An increasingly prominent plank in their opposition is the argument that as affected parties, they weren't notified of the project until plans were well under way. "Residents ...near the proposed Jollyville transmission main route and shafts were not notified of the transmission routes by [Austin Water] before May of this year," Mountain Neighborhood Association President Eric Deal wrote in an e-mail to council and staff. He states his belief that Austin Water "has intentionally put off design and discussion of the water mains ...to ensure the outcry over the transmission mains didn't stall the plant construction or put the entire project at risk." AW Director Greg Meszaros says: "We started to seek input on the transmission mains in August 2009. ... I do think we notified them; if they're concerned we didn't, we'll try to do better."
The utility is endeavoring to put its wetwork in a better light, at least in regard to the Jollyville line. Test borings previously taken for the line were performed, critics noted, by a contractor not licensed to work in Texas. Hence, the city "requested new borings and piezometers [water pressure gauges] be installed in order to meet all state licensing requirements," according to a news release from Crispin Ruiz at Group Solutions RJW ("a public involvement firm that specializes in group communications and consensus building," according to its website), speaking on behalf of "The Jollyville Team." Promising that "the old borings will be filled," work on the new ones is slated to start Aug. 23 –a day before school starts at nearby Canyon Vista Middle School, which we'll surely hear from the Spicewood Springs speakers.
No Rest for the Wicked
Obscured by the city's piecemeal approval process –a construction contract here, a Chapter 26 hearing there – and arguably SOS' separate lawsuits, is the broader question of whether WTP4 is still needed. However, despite the water-torture-like drip of alarming news about the plant, opinions have done little but solidify on both sides.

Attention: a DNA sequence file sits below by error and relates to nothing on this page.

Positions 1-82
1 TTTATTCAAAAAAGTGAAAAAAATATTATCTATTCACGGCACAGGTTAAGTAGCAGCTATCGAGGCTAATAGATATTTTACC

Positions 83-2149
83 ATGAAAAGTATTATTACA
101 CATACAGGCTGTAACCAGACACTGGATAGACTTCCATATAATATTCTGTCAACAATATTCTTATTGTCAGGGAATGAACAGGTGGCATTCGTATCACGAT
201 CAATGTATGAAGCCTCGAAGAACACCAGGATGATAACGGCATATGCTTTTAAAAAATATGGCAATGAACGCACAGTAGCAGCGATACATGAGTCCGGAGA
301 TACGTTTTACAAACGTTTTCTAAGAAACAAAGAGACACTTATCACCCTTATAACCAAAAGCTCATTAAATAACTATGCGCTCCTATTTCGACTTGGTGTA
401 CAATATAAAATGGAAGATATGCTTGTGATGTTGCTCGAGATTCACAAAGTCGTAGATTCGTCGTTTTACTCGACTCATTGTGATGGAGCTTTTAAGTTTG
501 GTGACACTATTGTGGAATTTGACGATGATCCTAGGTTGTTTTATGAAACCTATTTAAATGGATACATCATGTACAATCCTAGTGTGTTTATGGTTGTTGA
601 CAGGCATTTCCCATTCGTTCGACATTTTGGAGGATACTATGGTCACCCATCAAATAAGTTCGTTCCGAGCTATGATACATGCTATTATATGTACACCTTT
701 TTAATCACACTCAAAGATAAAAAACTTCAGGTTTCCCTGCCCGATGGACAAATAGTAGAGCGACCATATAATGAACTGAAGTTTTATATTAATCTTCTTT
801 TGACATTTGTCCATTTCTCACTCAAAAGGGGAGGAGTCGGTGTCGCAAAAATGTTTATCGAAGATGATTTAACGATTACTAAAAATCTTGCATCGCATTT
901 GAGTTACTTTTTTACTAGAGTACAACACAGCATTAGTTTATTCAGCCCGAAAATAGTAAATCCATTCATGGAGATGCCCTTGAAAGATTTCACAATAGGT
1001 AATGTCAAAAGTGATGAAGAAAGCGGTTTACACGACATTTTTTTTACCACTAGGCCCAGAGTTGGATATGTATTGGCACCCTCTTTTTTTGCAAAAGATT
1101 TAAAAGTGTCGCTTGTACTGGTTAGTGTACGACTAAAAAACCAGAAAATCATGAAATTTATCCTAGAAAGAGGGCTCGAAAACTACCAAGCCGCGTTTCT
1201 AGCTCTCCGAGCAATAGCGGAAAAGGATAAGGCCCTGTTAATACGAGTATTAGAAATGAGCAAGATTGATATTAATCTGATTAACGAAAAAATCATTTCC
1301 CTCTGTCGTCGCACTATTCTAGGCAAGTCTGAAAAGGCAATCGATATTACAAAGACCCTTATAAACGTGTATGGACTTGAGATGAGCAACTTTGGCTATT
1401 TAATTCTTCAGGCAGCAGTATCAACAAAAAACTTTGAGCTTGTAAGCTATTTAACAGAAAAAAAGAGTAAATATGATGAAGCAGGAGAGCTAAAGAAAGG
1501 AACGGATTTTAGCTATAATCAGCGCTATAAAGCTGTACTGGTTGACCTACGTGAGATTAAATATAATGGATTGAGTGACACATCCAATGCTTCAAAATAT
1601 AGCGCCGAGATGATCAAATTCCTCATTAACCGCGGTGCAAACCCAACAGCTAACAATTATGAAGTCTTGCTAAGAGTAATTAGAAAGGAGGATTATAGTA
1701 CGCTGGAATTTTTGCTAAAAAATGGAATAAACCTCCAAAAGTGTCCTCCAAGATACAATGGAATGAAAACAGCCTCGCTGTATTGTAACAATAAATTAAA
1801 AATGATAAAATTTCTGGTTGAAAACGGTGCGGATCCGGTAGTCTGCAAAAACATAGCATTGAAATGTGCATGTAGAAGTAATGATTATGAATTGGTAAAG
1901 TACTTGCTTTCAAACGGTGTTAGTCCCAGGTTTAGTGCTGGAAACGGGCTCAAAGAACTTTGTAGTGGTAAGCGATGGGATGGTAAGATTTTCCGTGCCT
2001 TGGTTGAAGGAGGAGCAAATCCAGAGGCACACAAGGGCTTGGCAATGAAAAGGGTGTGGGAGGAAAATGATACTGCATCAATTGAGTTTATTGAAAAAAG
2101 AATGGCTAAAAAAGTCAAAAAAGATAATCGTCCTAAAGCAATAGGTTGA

"Finally, when can we give it a rest?" Mayor Lee Leffingwell recently told the Chronicle. "WTP4 is almost half funded and well under construction now – to abandon it now would be the epitome of fiscal irresponsibility." Leffingwell makes the other traditional arguments for WTP4, citing greenhouse gases saved by not having to pump water uphill, that both the Davis and Ulrich treatment plants "are virtually co-located on Lake Austin, posing a security risk," and "will be well in excess of their useful lives by 2050." On the other hand, opponents such as SOS still see conservation as the most ecologically friendly, financially prudent alternative to proceeding with WTP4 –a view certainly shared by the three on the dais who continue to oppose the plant (Laura Morrison, Chris Riley, and Bill Spelman). And meanwhile, the denizens of Spicewood Springs stand against the plant on their own grounds.
While there are different, complementary arguments about why to take WTP4 on a different track, with a narrow council majority still holding, perhaps the question should be how to do so.